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028T 04 Oct 08 Here's Bishnu and Lori standing at the side of the primary Hindu temple in walled-in Muktinath.
04 Oct 08 Bells are everywhere in Hindu and Buddhist culture. These bells and candle holders surround the primary Hindu temple in Muktinath.
04 Oct 08 This Hindu was on the primary Hindu temple ground at Muktinath. We saw many such as he, apparently living off the donations they receive from having their photos taken!
04 Oct 08 These small Buddhist chedis were along one of the many trails in the large Muktinath grounds.
04 Oct 08 It's afternoon and we're almost back in Ranipawa and shortly to start another excursion (to Jharkot) on our eventual, late-in-the-day trek to Kagbeni. Here's Lori with a Nepali (Tibetan blood) woman showing a yak wool scarf she weaved and we bought. The woman wears a traditional Tibetan bead necklace with a center piece of turquoise and two pieces of red coral.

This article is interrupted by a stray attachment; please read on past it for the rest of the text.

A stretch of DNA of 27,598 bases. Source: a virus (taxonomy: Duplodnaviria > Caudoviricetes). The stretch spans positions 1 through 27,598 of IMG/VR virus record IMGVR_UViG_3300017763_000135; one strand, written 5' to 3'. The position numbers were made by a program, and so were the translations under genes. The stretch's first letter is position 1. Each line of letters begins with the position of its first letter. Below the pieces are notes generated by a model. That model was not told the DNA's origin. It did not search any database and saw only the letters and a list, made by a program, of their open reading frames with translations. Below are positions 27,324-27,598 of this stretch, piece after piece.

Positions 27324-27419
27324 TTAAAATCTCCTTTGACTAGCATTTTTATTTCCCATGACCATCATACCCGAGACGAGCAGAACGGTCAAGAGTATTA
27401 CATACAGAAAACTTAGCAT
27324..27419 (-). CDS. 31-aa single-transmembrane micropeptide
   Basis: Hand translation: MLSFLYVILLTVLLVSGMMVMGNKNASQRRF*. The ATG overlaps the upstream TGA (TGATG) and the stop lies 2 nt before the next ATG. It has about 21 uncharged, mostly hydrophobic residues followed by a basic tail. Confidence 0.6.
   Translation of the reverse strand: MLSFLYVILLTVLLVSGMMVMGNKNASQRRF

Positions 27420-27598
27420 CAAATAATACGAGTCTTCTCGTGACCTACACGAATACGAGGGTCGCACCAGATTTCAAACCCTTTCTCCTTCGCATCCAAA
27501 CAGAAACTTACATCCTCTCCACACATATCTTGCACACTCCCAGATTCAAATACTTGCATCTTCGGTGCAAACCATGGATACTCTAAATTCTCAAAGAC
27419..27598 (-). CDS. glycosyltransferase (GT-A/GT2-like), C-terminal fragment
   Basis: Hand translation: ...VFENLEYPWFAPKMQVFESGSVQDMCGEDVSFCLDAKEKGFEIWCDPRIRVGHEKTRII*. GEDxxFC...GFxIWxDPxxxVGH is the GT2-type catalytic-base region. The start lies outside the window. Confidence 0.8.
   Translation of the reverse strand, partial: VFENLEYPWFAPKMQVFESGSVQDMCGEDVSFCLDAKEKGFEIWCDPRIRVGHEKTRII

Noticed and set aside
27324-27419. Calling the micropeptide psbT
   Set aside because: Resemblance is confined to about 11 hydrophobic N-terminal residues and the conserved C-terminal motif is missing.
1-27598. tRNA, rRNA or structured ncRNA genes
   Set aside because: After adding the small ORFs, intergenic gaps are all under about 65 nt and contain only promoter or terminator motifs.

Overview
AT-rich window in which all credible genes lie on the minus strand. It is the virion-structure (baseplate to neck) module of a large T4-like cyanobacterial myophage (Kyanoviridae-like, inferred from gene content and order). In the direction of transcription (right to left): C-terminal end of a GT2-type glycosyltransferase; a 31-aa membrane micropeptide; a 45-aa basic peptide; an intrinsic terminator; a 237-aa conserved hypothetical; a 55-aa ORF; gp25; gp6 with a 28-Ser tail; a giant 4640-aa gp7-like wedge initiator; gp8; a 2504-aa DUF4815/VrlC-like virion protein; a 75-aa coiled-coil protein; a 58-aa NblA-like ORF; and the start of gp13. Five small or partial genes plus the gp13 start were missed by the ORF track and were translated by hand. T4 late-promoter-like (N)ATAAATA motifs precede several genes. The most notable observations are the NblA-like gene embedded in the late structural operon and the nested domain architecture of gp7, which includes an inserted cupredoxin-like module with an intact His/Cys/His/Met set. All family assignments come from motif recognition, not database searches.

04 Oct 08 Almost back to Ranipawa from our Muktinath excursion, this view looks east to Muktinath up on the hill.
04 Oct 08 In Ranipawa this young Nepali (Tibetan blood) woman weaves a scarf she will sell.
04 Oct 08 From near Ranipawa village, this view looks southsouthwest into the walled-terraced hills and homes.
04 Oct 08 Again that perfect sky and vibrant colors looking northnortheast off the trail from Ranipawa to Jharkot.
04 Oct 08 It's already late afternoon and we're finally leaving Ranipawa for Jharkot and then later to Kagbeni. Seldom do we see these creamy skies and sun at just the right angle to give you the colors we had. This photo looks north off the trail between the villages of Ranipawa and Jharkot.